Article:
The other was clearly mentally challenged in some way and also never had a life and lives on the inheritance.

          In both cases there was plenty of money; when there isn’t, it is even more grim I would think.

      2. schnauzerfan

        Well in one such situation… woman I worked with managed her daughter and daughters family, (husband and 3 kids) and when my co-worker died, it was an absolute train wreck. She was right, they couldn’t manage on their own. We always wondered. Which came first, chicken or the egg???

      3. MK

        Well, in many cases the kid is actually able to function as an adult (even if not very competently), but has seen no reason to inconveinience themselves when parents were there to do the work. Or they have a very steep learnign curve and have to cram years of growing up into a few weeks. I am sure there are some trainwrecks, as well as some people who rise to the occasion (crisis mode brings the best in certain characters). Most I imagine survive and either manage on their own or find another person to helicopter them in the future. In all cases, ity helps if there is money to smooth the way.

    2. Marthooh

      I wondered if the OP’s cousin knew OP had left that job because of the damage done by his parents’ hovering.

      1. SignalLost

        According to OP’s update, no. “As far as they know, I left my job where my cousin worked because it wasn’t what I wanted to do and insurance was more my speed. It’s not worth getting into with them.” I have trouble believing anyone as out of touch as these people are secretly speculating that OP left because of them.

        1. Hey Karma, Over Here

          Honestly, when they think of cousin leaving at all, it is probably along the lines of “cousin wouldn’t have been in the wrong job in the first place if her mother had been at the interview to ask questions.” And “cousin could probably haven’t gotten assigned better more suitable tasks if her mom/dad had spoken to boss.” “See what happens when you think you’re too grown up for your patents’ help!”

        2. Troutwaxer

          This is where the whole thing breaks down for me. If the cousin’s mere presence in the company is enough that the OP has to get a new job, it’s time for a very serious talk about the issues because the cousin is not merely being helicoptered and spoiled; the cousin is actively doing damage.

          1. Hey Karma, Over Here

            Bery good point. LW handled it well and did major damage control. That’s impressive. But it never should have happened.

          2. Falling Diphthong

            I imagine LW’s sub-family views the choices as “Ignore helicoptering, maintain family harmony” and “Point out helicopters are so ridiculous LW got a new job, family explodes.” In both of these LW has the same new job, because pointing out to people how you’re right and they’re wrong is not actually an effective way to get them to change their behavior.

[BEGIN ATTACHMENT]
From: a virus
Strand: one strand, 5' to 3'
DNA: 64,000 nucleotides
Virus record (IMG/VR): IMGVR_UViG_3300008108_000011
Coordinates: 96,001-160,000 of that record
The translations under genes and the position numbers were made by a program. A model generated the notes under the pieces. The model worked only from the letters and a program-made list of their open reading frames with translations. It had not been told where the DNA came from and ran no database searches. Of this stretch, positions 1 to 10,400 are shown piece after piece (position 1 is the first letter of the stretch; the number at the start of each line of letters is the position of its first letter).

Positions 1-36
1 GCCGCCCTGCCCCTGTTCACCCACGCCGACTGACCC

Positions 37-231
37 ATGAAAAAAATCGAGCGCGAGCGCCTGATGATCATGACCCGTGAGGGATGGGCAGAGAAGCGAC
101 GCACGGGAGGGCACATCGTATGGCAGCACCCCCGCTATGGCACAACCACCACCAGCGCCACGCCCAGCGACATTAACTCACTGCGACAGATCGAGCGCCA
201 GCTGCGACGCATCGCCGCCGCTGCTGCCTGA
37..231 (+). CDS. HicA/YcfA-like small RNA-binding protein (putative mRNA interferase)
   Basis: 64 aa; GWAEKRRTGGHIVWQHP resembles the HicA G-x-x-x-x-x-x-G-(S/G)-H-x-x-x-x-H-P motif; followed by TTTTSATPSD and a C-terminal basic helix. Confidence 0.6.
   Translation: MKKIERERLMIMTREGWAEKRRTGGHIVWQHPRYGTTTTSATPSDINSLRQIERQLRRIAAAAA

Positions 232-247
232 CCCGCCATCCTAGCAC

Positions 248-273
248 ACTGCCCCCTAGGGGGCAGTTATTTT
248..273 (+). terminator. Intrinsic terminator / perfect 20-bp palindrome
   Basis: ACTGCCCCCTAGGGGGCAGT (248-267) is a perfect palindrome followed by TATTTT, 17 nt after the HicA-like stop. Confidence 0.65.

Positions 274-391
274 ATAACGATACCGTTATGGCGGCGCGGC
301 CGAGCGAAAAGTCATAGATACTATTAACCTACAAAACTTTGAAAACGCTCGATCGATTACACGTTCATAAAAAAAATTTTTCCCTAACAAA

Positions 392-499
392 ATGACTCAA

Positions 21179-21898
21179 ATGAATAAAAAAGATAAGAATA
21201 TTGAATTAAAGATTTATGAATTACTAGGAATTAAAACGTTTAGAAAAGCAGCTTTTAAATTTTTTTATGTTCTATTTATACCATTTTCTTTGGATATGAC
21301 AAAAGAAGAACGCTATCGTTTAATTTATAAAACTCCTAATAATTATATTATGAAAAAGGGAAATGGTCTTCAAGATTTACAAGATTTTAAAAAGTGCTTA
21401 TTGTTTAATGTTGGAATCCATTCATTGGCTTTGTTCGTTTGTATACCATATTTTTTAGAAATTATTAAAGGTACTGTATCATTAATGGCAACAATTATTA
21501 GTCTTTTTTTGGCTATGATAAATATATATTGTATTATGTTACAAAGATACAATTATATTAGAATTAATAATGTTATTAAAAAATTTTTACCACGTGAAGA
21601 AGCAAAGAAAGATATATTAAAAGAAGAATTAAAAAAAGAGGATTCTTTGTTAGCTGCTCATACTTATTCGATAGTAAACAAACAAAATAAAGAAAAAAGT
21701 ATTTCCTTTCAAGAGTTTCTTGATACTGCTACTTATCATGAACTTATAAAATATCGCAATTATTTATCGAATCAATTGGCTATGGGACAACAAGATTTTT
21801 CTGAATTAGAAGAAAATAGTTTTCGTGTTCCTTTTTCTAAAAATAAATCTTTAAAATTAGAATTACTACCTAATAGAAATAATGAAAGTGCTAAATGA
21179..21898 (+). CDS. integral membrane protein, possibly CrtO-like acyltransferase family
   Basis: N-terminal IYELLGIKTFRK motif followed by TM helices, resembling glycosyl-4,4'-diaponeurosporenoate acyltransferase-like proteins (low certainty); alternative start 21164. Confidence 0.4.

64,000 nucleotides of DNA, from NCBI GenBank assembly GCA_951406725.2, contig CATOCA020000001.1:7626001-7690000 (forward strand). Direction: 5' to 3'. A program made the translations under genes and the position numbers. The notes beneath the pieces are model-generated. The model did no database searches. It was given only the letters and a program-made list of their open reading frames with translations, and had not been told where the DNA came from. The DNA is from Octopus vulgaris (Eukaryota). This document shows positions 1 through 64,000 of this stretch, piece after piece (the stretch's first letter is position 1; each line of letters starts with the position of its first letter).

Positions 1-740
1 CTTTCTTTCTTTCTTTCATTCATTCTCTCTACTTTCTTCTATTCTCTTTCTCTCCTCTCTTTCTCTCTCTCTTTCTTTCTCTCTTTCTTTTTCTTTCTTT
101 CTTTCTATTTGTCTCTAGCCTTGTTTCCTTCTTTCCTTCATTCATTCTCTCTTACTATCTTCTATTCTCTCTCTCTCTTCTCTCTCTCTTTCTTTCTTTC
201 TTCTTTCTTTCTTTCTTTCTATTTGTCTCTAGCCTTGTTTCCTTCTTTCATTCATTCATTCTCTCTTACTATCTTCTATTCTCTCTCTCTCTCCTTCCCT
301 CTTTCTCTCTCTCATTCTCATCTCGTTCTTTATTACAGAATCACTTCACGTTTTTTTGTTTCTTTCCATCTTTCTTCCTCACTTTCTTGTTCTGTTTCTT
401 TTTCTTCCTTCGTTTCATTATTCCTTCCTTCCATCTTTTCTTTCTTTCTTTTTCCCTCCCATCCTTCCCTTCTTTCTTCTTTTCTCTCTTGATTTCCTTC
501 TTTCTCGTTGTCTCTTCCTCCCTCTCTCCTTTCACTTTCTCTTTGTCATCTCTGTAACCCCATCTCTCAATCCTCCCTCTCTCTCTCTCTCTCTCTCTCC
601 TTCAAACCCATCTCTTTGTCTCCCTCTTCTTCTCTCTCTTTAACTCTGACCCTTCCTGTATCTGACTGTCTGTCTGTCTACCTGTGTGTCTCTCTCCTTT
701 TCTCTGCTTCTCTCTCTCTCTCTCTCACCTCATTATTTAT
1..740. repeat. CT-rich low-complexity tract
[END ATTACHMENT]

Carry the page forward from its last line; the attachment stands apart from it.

3. Princess Consuela Banana Hammock

      They fall apart in really destructive and often alarming ways, or they find someone who will fill the role left vacant by their parents. But I agree. We talked about this in depth in the original thread, but treating a child (even an adult child) this way is abusive.

      I feel worst for OP, who was caught up as collateral damage because everyone assumed OP was siblings with the cousin. I hope OP won’t have to keep outrunning their cousin, aunt, and uncle.

      1. AsItIs

        “…or they find someone who will fill the role left vacant by their parents…”

        Which could easily be the OP.

  10. Temperance

    LW4: I’m so sorry for your loss. Your sister’s killer will eventually get locked up for something else. They always do. Sometimes “the system” fails us.

    LW3: I would have probably told the office gossip that Ferdinand was my cousin, and gosh, wasn’t it so weird and embarrassing that his parents show up all the time? That way, it would spread around that you weren’t his sibling and these creeps weren’t your parents.

    1. Artemesia

      Me too. I’d probably ask their advice about how to encourage his parents to back off so it was clear. I am surprised that employers didn’t tell them bluntly how inappropriate this was and that they were jeopardizing his job. Maybe they did but people like this can’t hear?

      I have given that speech to helicopter parents of college students although of course much more tactfully than I would parents of an employee who would be told ‘I can’t discuss Fergus’s job with you and your meddling in his workplace will damage his career anywhere. You are putting your son’s job in jeopardy by doing this.’

    2. Justice system works sometimes

      @Temperance someone not getting thrown in jail/convicted for a lack of evidence is not a system failure but rather the system working how it was designed and intended to, I would consider that a success. How many times have we seen cops/prosecutors fabricate evidence because there isn’t enough to convict but they know and are sure the person committed the crime only for later evidence to show the person was not responsible.

      LW4 I am really sorry for your loss and for the fact that there was not enough evidence to bring justice in your case.

      1. Sue Wilson

        no that’s still a failure to the victims, even if that’s part of the design, and has philosophical strengths.

    3. Observer

      On #3 – I think that that’s more useful if you manage to get that in earlier in the process, BEFORE he starts torching his (and her) reputation.

    4. OP #4

      Thank you. He does have a, er, history, but this evidence was inadmissible. I hope he doesn’t get locked up for anything else new, as I would hate for anyone to go through what we have.

  11. Leenie

    “My boss in my new position is the first male manager I’ve worked for which is a much needed change!”